Saliwanchik, Lloyd & Saliwanchik, which created an
Intellectual Property Fund that has enabled Cotter and
the law school to expand IP offerings and fund events
such as the Third Annual Law and Technology
Conference recently held in Orlando. More than 70
practitioners, faculty and law students participated,
and the keynote speaker was James Rogan, former
director of the United States Patent and Trademark
Office, who reviewed recent national reforms in
patent law.
"We had speakers from a number of law firms
speaking about different aspects of intellectual prop-
erty and, more generally, law and technology," Cotter
said.
(IP Continues Page 3)










MEET THE FACULTY *
Professor Thomas F. Cotter is the first to
admit that his office is a wreck. Books are piled
from the floor practically to the ceiling. Chairs
and tables are overcome with heaps of loose
papers and notebooks. Bookshelves are full of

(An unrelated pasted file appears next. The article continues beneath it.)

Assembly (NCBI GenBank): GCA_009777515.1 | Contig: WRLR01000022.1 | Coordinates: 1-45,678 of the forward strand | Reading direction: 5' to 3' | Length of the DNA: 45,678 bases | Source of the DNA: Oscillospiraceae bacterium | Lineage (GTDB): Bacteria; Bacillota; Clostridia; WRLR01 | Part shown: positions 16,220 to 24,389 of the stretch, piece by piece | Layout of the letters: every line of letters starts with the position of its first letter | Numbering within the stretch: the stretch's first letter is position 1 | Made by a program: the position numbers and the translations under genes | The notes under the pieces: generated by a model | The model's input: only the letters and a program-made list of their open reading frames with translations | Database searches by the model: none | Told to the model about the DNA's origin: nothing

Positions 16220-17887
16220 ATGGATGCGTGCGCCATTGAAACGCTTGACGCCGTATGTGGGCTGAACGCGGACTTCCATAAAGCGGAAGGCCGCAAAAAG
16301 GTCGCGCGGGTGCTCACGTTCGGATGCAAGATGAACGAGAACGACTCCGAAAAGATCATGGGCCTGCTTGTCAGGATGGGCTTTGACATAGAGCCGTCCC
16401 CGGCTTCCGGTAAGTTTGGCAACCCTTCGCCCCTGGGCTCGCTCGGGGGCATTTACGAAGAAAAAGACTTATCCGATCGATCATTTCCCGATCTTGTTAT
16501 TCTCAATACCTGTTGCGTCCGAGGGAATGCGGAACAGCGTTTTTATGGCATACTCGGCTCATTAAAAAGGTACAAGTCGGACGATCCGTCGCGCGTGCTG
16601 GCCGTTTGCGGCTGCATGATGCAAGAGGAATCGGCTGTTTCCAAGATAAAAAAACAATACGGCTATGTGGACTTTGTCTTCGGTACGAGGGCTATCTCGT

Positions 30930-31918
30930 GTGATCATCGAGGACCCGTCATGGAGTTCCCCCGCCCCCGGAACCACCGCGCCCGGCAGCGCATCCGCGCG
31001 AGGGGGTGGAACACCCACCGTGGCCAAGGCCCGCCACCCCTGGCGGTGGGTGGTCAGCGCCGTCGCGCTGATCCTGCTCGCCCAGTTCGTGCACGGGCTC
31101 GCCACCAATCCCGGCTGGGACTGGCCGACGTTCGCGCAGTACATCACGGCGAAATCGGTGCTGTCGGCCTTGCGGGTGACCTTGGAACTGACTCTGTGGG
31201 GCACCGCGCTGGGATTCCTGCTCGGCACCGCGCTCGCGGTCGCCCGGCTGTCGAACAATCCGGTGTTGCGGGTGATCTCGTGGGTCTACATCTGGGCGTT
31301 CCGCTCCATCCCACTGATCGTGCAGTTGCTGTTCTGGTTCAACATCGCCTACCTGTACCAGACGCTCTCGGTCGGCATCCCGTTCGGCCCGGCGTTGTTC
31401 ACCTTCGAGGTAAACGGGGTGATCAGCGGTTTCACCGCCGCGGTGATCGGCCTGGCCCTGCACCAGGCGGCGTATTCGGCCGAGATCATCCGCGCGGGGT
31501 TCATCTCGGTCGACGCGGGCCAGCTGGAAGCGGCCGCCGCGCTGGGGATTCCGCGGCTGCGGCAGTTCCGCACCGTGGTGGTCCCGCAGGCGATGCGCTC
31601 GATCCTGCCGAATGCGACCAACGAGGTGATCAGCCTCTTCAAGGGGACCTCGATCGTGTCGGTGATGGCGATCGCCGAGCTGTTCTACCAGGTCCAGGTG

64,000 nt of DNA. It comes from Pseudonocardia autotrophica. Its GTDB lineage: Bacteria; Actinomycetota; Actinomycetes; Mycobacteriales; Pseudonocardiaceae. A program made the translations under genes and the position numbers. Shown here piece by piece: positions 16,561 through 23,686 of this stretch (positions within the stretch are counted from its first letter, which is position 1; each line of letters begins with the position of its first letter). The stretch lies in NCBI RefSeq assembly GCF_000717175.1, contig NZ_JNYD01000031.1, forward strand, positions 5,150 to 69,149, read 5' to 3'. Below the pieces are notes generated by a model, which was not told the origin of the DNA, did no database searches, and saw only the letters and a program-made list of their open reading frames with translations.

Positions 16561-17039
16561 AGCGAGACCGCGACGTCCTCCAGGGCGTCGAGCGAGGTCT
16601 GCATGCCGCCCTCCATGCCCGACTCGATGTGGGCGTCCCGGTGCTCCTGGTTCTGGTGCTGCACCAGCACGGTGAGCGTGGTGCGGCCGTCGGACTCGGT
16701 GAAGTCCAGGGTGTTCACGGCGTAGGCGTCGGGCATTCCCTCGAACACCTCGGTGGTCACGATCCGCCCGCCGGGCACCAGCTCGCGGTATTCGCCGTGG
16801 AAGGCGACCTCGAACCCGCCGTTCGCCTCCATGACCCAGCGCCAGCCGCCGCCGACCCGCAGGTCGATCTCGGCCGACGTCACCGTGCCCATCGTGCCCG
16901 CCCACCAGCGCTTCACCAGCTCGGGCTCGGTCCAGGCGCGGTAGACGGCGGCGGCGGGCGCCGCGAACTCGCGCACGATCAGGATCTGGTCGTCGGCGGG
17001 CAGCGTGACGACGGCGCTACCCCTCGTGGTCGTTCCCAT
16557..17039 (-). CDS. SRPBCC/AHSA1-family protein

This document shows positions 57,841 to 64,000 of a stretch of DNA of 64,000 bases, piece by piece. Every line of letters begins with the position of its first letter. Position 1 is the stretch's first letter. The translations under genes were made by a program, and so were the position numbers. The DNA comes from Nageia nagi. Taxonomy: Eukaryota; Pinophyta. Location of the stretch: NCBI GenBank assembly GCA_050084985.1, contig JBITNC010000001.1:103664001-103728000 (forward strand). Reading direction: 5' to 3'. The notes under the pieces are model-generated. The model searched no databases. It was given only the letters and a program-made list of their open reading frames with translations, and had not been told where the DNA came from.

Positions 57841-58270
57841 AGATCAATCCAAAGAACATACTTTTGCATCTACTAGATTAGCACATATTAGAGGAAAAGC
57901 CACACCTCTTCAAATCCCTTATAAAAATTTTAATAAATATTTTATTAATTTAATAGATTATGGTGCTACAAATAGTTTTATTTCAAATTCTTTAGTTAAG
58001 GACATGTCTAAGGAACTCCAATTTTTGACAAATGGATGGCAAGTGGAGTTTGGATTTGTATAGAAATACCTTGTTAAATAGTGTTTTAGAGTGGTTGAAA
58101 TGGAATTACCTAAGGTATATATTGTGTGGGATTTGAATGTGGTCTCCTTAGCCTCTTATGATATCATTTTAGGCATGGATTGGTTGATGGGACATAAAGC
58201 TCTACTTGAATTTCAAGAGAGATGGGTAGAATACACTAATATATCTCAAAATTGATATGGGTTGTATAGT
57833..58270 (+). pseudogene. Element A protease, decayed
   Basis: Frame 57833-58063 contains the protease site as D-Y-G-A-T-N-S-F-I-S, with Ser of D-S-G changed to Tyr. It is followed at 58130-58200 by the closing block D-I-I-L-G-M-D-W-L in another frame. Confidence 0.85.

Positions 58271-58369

thick, austere, legal-looking books. A little path is
cleared from the doorway, which is usually open
when Cotter is around, to the desk.
This is where the magic happens.
Cotter has, it seems, a million-and-one proj-
ects. He's working on a book, editing student
works, teaching classes, and organizing legal sem-
inars. His eyes light up when he talks about his
work, and suddenly the stacks of books and
papers seem to make sense a sort of haphazard
filing system, minus the cabinets.
He has been at the University of Florida's law
school since 1994, rising in 10 short years from
assistant professor to a tenured position as law
professor and director of the Levin College of
Law's Intellectual Property (IP) Law Program, a
field he says interested him "mostly by accident."
"I actually never took any of these (intellectu-
al property) courses when I was in college," said
Cotter. "It wasn't such a big deal when I went to
law school, back in the 1980s."
Cotter earned his B.S. (with distinction), M.S.
and J.D. Magnaa cum laude) from the University
of Wisconsin, and was a member of the Order of
the Coif. His expertise is in intellectual property
(domestic and international), and law and eco-
nomics. He is recipient of the Ladas Memorial
Award and Teaching Improvement Program
Award.
As an associate with the Chicago law firm